4. Don't take the task of learning away from the individual(s). Instead, allow that person and/or persons to learn whatever lessons to best of their abilities. If they don't get it, they'll let you know. It will show greatly. But their receptiveness to really learn and develop has to be their desire. If you happen to meet those few who really are looking for others to do "their" work (and usually for ) "free" and want to invest no time in developing themselves, please show them the door. That ploy will serve two very empty purposes: (1) It will expend your time and talents with no pay and; (2) It doesn't bring anyone into accountability of the job being performed. Remember, this isn't for your development it's for the one who came knockin.
5. Respect the decisions of your mentees. The weight of responsibility comes with mentoring for both the mentor and mentee. However, this does not mean you have to carry the burden of mentees who act irresponsibly with your time, your resources, and your counsel. Be wise when mentoring others. You have heard the scripture quoted, "Don't throw your pearls before swine" (Matthew 7:6). This means, don't spend your time giving sound advice and wisdom to those who will do more with it than throw it in a gutter. Wow, what a waste! Too valuable. Whether we as mentors like it or not, we must respect the decisions of the adults who come to us for mentoring as to what they want to happen in their lives or businesses. They have the final decision. Let them have it!
6. Know when your season is past. Every person being mentored does so for varying reasons and again, everyone is not on the same level. Depending on what the individual's need determines the length of mentoring. No matter the time period, it is vital to know when you're done, after all, isn't this what growth is all about (to see if the person has learned enough to begin applying what you've taught?).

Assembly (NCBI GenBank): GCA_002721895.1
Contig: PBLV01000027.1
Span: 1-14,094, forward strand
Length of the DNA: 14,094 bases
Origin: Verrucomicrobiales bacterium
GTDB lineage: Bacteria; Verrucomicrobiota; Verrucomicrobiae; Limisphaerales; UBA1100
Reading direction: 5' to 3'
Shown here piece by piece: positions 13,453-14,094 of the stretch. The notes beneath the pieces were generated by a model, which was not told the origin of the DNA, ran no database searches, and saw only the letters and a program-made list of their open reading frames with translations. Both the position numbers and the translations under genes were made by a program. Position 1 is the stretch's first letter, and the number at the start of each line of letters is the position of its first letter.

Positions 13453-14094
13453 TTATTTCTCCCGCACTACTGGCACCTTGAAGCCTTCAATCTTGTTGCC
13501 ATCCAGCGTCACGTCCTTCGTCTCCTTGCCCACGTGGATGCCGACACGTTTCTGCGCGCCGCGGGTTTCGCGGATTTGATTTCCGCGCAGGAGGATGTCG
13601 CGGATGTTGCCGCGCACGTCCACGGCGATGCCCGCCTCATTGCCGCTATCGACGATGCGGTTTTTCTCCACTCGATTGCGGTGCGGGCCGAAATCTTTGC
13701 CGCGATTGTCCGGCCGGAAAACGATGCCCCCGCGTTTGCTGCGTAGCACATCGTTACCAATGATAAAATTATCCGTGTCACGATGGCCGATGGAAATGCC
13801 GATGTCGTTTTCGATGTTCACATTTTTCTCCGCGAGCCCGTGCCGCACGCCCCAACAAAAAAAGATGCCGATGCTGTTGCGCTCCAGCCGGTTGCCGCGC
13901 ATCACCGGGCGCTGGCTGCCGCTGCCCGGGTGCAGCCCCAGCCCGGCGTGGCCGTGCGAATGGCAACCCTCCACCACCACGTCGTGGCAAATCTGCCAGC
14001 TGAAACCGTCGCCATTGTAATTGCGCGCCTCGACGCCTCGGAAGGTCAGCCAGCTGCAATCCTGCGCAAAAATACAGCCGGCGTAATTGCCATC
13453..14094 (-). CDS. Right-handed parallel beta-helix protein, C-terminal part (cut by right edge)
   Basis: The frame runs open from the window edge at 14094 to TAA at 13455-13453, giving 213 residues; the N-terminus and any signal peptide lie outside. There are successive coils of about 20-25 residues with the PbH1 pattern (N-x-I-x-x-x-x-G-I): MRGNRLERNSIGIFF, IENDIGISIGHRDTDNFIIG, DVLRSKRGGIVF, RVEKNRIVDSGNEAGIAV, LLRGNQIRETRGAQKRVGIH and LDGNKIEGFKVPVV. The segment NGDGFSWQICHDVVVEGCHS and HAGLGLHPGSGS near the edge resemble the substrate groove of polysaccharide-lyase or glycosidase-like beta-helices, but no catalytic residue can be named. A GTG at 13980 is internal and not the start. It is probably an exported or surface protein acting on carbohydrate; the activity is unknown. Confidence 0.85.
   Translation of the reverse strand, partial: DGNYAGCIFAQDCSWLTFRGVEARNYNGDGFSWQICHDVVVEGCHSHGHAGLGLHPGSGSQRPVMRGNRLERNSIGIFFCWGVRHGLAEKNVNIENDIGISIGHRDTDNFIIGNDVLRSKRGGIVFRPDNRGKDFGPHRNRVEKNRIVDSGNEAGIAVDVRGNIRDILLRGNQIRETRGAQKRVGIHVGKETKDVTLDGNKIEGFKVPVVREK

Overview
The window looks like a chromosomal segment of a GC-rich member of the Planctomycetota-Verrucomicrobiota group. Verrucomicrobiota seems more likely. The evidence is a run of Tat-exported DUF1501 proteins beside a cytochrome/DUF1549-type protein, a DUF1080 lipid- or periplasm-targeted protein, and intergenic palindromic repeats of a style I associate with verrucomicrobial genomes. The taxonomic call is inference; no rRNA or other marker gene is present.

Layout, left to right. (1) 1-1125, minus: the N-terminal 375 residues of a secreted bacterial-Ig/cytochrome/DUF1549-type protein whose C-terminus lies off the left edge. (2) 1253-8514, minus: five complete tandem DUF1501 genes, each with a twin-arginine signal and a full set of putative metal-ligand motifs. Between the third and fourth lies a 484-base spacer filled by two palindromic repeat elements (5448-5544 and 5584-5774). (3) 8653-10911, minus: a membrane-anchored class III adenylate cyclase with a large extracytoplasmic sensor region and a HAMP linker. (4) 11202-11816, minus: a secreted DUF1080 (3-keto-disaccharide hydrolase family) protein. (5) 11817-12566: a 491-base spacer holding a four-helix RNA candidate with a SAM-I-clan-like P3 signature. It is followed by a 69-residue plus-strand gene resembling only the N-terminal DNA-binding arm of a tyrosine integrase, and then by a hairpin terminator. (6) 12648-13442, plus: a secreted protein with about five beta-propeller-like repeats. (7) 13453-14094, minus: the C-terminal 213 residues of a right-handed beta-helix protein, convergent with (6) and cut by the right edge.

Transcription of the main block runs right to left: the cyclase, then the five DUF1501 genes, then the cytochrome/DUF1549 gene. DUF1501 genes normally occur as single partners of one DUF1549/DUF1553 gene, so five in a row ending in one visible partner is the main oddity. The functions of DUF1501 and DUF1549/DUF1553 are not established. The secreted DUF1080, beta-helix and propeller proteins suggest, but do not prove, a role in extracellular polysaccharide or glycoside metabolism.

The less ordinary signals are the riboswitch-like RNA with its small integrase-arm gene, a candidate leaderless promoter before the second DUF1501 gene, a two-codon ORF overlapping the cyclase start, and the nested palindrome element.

Don't allow mentoring to take the place of fee-based consulting. It's imperative to know the differences as well as knowing upfront what is expected of all parties involved. Mentors need to be concise in delivering what's being sought of them so there will be a clear end to earmark. After you have given of yourself and your knowledge base there comes an end (or rather, until further notice - LOL) that must be expressed or all of this will become wearisome to a degree. Mentoring should not be wearisome - heartfelt yes, but wearisome, (hmmm, I guess if you find yourself with a problem child) not in the slightest. Why? Because mentors truly appreciate, respect and are honored that the attributes exemplified in part are noteworthy and that those attributes are worthy of being replicated.
Mentoring provides an opportunity to help nurture and shape future generations. There is absolutely no way mentoring can occur without giving some of yourself in the process and this is and will continue to be the strongest element in mentoring; how much of ourselves we pass on to others. After all, shouldn't the best of our attributes live on forever?
The Living Consultant